Building a better smart grid with Echelon’s power line communications


By Larry Colton

Utilities gain advantages when they choose to build their smart grid solutions with ISO standards-based power line communications instead of meshed radio frequency (RF).

Power line communications (PLC) lets utilities leverage their network management expertise, offers proven reliability and performance, increases grid intelligence, and provides a foundation for open smart grid solutions.

Utilities already own and manage a vast network: the electricity grid that delivers power to their customers. Through decades of investment and operations, they have become experts at managing their electricity network. As a result, they have extremely reliable networks that reach 100% of their customers. Echelon’s NES System uses the power lines that run between the utility’s low voltage distribution point (or low voltage transformer) and the end user. At each transformer, a take-out point communicates data over a WAN to the utility’s service centre. The WAN may be of any type, as long as it is IP-based. Typically, the NES System is deployed using a cellular carrier, to provide a backhaul for the data. This complementary architecture of neighbourhood power line networks and RF backhaul networks lets the domain experts manage their respective system elements, making the entire system less costly to deploy, operate, and maintain.

Conversely, utilities that employ private meshed RF networks are faced with a new, untested system with potentially quirky management and maintenance operations. Since these solutions are just being deployed — none have been in widescale operation for more than twelve months — they’re basically unproven.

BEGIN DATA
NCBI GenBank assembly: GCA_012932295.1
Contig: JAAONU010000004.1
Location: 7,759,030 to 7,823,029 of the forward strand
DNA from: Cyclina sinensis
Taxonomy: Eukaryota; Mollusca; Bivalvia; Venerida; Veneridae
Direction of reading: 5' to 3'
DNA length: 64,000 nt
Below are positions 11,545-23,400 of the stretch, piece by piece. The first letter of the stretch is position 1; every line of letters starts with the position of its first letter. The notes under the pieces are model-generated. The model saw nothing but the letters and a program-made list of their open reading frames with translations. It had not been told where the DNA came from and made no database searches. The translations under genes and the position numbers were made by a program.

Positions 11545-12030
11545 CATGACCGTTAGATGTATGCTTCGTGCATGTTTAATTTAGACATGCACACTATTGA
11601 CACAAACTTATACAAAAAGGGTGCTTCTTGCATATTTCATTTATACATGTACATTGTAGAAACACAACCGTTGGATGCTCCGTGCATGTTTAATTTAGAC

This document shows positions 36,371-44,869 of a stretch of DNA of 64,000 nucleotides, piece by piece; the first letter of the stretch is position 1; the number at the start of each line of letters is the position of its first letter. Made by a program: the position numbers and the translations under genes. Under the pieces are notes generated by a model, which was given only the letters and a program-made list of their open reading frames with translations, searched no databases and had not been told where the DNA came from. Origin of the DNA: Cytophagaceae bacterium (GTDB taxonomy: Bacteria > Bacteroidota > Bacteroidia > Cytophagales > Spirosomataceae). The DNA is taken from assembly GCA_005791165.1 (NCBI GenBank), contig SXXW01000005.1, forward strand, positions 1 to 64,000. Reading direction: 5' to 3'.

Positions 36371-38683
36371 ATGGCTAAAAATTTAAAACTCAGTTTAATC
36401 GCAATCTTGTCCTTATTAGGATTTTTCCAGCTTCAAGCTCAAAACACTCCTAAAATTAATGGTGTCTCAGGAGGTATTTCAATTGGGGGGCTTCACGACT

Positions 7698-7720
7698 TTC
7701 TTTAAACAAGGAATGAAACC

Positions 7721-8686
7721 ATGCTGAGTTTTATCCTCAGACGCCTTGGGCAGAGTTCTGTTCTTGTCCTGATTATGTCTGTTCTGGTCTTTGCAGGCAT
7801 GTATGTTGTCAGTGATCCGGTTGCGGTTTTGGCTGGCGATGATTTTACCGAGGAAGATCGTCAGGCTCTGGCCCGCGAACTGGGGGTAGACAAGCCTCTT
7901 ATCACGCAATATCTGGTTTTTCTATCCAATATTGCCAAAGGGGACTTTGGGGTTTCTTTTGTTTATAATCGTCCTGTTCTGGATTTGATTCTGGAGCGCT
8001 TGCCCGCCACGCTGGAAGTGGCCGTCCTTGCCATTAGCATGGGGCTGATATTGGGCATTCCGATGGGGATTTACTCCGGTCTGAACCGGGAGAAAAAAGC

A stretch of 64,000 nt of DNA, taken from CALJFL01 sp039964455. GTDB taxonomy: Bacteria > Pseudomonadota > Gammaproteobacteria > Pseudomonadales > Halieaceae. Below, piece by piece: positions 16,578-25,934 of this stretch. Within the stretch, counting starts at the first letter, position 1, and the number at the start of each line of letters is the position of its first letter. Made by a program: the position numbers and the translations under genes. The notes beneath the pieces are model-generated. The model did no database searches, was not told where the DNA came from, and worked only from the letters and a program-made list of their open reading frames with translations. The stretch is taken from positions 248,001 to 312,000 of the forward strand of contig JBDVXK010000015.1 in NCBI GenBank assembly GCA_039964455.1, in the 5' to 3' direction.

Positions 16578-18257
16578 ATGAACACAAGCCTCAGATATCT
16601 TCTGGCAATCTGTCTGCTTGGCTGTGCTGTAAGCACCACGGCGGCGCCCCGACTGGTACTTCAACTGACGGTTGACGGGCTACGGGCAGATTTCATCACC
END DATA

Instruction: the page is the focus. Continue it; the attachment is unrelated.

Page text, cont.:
Utilities looking to roll out new smart grid and metering solutions must base their decision on real world data from other utilities. PLC technology embeds communications and intelligence directly into the electricity grid. The latest generation of PLC technology — which Echelon’s NES System is built upon — is based on global control and communications standards, and is a proven technology deployed in tens of millions of homes worldwide. Next generation PLC supports multiple utility offered services, not just meter reading, it integrates easily with IP-based WANs, and it’s highly scalable and reliable.

The NES System embeds its underlying PLC technology into a utility’s core asset: the electricity infrastructure. This gives solutions built on the NES System a level of grid intelligence that a meshed RF solution cannot match. Grid intelligence provided by the NES System includes:

  • Line management intelligence: Utilities can better monitor outages, reduce service restoration time, and verify that service has been restored.
  • Power quality: Though it’s not yet widely regulated, power quality is an important aspect of the smart grid. The NES System measures and detects events related to voltage surges and sags, phase changes, long and short outages, and total harmonic distortion.
  • Power line communication statistics: This data can alert utilities to potential faults on distribution lines.

The NES System and its underlying power line signaling and communications technology are the most proven, reliable, and scalable of any smart grid solution available today:

  • Over 30 million electricity meters using the underlying power line signaling and communications technology are in operation to date.
  • The Swedish utility E.ON has seen a 50% drop in meterrelated customer service calls since deploying its NES-based AMI solution.
  • The Swedish utility Vattenfall AB has been able to read 99.7% of its 600,000 NES meters every day and 100% of its meters within 48 hours.

Utilities must be able to make smart grid decisions today that don’t hamper their flexibility tomorrow. Future services like residential demand response, incentive pricing, prepay service, and alternative energy buy-back plans are very real possibilities. To ensure the maximum level of flexibility to utilities, Echelon’s NES System is based on four open international networking standards.

Created as a service oriented architecture (SOA), the NES System software is designed for ease of use and rapid integration with new and existing enterprise software applications. The web service interface helps ensure competitive software services by multiple suppliers.

The NES smart meters have multiple interfaces for extending services within a residence through a combination of hardware and software, including ModBus, ZigBee, M-Bus or LonWorks® interface (ISO/IEC 14908) for PLC-based LonWorks smart appliances or HANs.